Friday, April 10, 2015

Sketchbook Travel to the Gingerbread Houses of Dictionary Land

It has been two weeks since my last post.  My nocturnal studio sessions came to an abrupt end on 28 March when I sustained a concussion, broke my right clavicle and - confirmed by my orthopaedic surgeon only yesterday - 4 ribs were fractured in a horse riding accident. Who knew that by the time I write my next blog post, I would be lying on my bed for 6 weeks and using my left hand to edit pictures and write this post. Life sure is full of surprises!  So now I've been able to start something that has been one of my goals for this year - to digitally combine 15 years of travel photography and travel sketches.

5 of us were crammed into the ancient Toyota Land Cruiser of our trusty driver and tour guide Ahmed.  It still played cassette tapes! We spent 14 days exploring the mountains, the canyons, the sea and the desert of Yemen. A fascinating and arid place which writer Tim Mackintosh-Smith named Dictionary Land.  Because the Arabic dialect that is spoken here, is rumoured to be closest to the Classical Arabic that is taught by academic institutions today.  A country that provides you with the most authentic experience of what Old Arabia could have been before the modern age set in.

It is the place where Sam, son of Noah had settled after the Great Flood and the land where the palace ruins of the Queen of Sheba can be explored - according to legend.  And if you ever wondered where the world's old Land Cruisers go?  Well, they find an afterlife in Yemen - the ones that can still be fixed manually at the roadside by its driver, that is.  Extremely essential in this remote part of the world!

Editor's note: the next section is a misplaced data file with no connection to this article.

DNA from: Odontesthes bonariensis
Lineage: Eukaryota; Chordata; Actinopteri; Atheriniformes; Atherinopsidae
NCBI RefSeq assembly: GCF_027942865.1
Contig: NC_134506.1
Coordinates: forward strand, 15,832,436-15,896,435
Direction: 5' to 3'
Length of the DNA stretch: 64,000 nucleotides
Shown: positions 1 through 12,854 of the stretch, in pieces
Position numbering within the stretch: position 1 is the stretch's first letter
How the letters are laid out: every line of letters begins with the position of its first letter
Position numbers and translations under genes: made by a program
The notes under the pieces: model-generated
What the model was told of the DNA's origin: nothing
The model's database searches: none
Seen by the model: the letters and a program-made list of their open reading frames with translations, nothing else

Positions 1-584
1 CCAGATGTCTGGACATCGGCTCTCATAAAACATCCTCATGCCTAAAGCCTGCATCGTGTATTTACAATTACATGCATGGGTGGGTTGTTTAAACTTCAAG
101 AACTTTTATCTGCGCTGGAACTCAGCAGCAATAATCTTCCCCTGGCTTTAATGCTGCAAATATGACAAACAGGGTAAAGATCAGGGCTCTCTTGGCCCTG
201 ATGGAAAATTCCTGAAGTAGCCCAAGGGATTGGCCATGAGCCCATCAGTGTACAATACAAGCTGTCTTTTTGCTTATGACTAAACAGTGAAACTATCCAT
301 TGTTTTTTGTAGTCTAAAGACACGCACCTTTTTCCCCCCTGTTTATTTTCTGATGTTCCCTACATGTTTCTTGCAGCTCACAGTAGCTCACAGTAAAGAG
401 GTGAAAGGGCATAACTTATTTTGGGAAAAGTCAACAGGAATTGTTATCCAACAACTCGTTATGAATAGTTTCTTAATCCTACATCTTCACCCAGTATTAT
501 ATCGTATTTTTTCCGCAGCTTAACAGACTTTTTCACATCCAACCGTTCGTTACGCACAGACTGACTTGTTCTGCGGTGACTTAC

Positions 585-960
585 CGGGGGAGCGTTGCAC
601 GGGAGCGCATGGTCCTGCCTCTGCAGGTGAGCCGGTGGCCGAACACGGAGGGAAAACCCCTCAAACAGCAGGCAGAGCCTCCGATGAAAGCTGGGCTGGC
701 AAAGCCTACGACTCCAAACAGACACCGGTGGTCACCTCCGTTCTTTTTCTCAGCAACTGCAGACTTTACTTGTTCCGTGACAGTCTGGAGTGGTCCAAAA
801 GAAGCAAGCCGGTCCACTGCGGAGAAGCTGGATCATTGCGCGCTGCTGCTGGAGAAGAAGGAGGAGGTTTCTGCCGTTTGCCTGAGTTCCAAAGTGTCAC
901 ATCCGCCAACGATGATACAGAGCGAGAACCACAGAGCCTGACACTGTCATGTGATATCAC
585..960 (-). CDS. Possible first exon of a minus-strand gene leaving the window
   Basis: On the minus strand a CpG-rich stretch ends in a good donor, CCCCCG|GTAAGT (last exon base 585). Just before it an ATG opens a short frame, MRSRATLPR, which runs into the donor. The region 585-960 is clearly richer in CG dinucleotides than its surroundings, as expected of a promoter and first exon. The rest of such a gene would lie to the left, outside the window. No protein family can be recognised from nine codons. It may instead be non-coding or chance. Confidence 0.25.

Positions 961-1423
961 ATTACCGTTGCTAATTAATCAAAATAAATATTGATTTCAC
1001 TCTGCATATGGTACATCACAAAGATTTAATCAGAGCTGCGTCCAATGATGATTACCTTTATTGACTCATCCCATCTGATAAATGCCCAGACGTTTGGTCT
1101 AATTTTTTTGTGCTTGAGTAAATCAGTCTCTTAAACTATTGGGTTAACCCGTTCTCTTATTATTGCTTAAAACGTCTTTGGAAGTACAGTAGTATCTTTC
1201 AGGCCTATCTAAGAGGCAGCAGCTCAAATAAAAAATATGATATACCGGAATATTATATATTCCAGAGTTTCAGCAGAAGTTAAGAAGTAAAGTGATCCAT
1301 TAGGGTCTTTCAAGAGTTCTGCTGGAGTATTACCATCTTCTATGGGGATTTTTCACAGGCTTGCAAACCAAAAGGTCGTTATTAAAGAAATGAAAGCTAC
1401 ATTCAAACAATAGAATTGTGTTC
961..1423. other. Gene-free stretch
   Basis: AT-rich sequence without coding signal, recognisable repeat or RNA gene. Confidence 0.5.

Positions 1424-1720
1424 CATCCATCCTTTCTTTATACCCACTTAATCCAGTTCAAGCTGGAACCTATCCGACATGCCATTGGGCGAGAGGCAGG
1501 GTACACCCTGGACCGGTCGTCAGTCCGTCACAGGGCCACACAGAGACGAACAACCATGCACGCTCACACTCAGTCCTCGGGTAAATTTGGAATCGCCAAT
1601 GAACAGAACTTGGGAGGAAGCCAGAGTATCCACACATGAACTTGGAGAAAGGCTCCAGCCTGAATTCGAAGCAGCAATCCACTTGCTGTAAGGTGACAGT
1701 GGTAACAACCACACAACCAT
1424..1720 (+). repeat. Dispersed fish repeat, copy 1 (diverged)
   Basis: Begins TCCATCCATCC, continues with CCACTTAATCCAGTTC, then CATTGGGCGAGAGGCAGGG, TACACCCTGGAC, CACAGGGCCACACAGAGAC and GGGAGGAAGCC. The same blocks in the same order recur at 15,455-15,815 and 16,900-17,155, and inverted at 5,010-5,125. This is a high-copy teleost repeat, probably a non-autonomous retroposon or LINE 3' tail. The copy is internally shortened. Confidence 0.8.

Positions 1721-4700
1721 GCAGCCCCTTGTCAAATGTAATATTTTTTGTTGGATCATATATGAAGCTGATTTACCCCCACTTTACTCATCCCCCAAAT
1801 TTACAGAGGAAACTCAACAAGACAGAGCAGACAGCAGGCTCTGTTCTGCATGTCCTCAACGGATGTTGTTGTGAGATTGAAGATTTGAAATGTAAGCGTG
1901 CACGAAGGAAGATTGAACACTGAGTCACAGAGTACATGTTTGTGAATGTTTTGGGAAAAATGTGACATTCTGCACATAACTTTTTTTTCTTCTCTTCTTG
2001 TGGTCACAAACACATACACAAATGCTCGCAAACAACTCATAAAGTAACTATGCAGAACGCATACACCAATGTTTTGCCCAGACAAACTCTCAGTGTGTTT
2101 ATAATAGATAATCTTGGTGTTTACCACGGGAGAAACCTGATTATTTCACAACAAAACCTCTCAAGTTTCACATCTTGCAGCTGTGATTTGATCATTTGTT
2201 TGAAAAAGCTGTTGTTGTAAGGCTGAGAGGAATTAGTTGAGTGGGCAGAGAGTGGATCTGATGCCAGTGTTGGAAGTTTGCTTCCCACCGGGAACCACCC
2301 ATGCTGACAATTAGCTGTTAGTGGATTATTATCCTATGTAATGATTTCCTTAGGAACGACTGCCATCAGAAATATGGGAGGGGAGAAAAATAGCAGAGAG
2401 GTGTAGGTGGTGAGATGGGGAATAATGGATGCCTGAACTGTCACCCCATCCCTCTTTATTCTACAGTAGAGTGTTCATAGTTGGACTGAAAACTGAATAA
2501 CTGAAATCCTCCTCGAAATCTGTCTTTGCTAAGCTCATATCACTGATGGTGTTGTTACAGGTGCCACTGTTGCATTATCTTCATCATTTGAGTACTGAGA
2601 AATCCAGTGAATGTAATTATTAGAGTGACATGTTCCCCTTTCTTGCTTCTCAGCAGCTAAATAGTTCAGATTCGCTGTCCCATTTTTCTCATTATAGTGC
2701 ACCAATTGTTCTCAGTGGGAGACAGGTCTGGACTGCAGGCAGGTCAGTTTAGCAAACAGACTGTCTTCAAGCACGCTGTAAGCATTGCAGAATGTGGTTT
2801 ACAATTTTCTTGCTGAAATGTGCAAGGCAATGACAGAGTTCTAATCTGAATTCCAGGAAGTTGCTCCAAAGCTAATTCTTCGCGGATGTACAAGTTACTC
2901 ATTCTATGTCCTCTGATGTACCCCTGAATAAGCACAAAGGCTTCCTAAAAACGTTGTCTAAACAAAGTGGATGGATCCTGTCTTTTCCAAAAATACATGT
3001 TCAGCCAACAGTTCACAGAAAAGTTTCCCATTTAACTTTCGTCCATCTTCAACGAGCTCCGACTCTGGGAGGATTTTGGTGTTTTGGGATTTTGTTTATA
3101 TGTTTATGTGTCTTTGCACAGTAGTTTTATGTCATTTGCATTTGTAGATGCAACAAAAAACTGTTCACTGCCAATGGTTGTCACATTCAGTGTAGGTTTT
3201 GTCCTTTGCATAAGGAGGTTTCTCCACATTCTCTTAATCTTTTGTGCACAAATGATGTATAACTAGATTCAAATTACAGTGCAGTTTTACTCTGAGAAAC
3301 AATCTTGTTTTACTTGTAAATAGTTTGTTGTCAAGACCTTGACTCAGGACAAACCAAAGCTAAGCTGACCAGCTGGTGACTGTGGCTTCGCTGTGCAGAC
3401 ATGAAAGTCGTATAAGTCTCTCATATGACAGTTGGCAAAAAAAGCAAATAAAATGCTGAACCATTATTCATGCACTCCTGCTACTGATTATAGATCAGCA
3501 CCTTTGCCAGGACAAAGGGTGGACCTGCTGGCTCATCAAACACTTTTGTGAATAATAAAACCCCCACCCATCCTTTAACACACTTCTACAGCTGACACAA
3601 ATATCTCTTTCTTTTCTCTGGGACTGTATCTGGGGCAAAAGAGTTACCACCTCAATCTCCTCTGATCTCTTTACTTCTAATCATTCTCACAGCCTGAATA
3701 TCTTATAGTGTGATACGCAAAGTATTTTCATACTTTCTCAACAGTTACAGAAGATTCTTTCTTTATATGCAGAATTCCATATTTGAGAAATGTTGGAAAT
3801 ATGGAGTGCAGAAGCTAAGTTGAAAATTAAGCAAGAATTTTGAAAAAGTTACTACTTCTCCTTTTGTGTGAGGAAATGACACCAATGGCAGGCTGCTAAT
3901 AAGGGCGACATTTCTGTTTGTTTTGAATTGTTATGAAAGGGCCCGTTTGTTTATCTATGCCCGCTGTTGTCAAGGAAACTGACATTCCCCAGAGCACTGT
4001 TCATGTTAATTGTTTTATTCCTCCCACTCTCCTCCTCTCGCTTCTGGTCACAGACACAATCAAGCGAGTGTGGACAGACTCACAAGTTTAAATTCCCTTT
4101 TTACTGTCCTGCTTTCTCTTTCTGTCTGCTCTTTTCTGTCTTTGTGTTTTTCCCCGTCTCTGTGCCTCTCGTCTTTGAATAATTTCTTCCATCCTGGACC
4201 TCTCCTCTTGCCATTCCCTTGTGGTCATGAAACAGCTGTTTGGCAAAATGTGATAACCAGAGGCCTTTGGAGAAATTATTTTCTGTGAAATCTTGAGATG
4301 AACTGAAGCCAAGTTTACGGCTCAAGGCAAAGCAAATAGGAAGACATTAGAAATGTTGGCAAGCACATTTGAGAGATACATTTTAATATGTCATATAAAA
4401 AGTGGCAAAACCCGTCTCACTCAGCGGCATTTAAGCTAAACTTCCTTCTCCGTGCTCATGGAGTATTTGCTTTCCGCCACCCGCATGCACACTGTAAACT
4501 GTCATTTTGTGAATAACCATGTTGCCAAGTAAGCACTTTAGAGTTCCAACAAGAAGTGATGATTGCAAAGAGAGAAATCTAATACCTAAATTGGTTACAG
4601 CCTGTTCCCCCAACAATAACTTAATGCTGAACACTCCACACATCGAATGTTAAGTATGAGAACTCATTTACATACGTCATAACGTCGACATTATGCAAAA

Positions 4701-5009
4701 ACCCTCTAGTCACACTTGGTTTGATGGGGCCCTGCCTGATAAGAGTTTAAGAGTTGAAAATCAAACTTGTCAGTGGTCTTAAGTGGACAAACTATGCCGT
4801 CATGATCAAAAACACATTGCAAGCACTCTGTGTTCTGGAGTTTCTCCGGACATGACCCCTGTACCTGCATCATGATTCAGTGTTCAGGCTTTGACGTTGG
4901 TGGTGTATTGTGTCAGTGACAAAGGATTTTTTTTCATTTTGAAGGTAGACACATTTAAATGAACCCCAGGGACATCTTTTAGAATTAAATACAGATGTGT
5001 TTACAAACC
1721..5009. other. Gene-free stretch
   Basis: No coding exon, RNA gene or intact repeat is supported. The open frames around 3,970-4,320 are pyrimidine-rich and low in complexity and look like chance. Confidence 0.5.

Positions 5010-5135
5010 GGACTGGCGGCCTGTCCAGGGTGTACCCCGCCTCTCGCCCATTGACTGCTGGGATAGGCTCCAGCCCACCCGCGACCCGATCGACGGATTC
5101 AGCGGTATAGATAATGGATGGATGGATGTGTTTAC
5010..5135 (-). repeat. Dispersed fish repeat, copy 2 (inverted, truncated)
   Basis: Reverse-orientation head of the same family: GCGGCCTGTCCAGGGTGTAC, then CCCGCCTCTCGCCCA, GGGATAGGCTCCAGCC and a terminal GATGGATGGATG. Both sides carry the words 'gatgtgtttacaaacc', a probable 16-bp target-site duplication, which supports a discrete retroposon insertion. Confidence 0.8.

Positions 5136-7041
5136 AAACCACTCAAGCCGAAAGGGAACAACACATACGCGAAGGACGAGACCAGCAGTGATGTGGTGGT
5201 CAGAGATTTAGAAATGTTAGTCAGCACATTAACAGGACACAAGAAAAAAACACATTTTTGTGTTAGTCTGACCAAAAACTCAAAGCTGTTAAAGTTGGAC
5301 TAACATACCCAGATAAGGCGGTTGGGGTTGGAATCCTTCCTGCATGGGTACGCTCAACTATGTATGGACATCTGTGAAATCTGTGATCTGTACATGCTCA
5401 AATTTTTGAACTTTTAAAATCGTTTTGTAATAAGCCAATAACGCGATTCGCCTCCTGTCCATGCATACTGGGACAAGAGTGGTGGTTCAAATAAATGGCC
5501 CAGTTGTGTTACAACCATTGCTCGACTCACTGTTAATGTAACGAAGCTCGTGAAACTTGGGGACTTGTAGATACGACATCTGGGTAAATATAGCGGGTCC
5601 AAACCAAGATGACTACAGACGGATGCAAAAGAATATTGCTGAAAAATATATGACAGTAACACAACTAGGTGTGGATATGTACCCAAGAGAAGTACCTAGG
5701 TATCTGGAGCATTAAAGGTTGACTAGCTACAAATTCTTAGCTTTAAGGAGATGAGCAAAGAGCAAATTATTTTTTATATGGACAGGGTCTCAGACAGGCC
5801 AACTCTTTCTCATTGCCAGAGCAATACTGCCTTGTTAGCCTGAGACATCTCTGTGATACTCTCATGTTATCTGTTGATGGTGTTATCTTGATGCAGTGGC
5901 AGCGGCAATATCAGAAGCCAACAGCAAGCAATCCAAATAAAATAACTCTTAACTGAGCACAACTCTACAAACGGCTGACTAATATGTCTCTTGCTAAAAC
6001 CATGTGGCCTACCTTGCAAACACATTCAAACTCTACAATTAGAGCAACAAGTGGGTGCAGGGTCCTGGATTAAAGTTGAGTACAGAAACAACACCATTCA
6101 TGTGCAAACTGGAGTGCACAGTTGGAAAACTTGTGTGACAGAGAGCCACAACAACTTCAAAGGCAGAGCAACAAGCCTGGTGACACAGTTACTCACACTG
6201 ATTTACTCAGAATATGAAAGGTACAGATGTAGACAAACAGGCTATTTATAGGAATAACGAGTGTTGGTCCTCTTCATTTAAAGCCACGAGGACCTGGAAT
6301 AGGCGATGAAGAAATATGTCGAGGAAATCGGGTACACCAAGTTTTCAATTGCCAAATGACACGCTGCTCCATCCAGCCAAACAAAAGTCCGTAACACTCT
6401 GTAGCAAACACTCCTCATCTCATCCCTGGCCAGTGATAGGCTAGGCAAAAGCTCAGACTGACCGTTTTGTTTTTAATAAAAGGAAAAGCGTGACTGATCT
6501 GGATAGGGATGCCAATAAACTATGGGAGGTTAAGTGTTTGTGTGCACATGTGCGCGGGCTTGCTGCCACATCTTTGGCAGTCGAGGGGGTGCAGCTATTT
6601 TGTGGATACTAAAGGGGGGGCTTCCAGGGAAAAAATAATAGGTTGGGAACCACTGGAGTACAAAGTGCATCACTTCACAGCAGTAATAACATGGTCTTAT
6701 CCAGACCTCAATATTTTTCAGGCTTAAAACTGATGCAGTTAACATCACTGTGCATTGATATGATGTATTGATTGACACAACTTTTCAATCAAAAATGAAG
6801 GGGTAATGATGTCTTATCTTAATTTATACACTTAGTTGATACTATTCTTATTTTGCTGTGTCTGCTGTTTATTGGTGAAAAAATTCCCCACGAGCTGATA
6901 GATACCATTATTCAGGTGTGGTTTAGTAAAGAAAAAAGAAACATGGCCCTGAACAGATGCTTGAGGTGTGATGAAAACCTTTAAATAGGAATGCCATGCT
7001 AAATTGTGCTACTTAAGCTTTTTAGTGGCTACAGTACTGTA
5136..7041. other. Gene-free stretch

As for my travel sketches - there was no time for leisurely sketching.  We were constantly on the move so most sketches were quick impressions while the landscape flashed past our moving vehicle.

Click to play this Smilebox slideshow
Slideshow: Sketchbook Travels to Yemen
Music: Hijaz by Magamat (The Legend of Oud)

For more Yemeni/Arabic inspired material:
READ: Tim Mackintosh-Smith, Wilfred Thesiger, Freya Stark
WATCH: Salmon Fishing in the Yemen
LISTEN: The Legend of Oud by Magamat

Here is a beautiful Jewish Yemeni folk song by Noa and friends:


Lize Duvenhage said...

Keep 'em comin'
please sisi! XXX

Anel Stricker-Bessinger said...

Thanks Lizi! More on the way!

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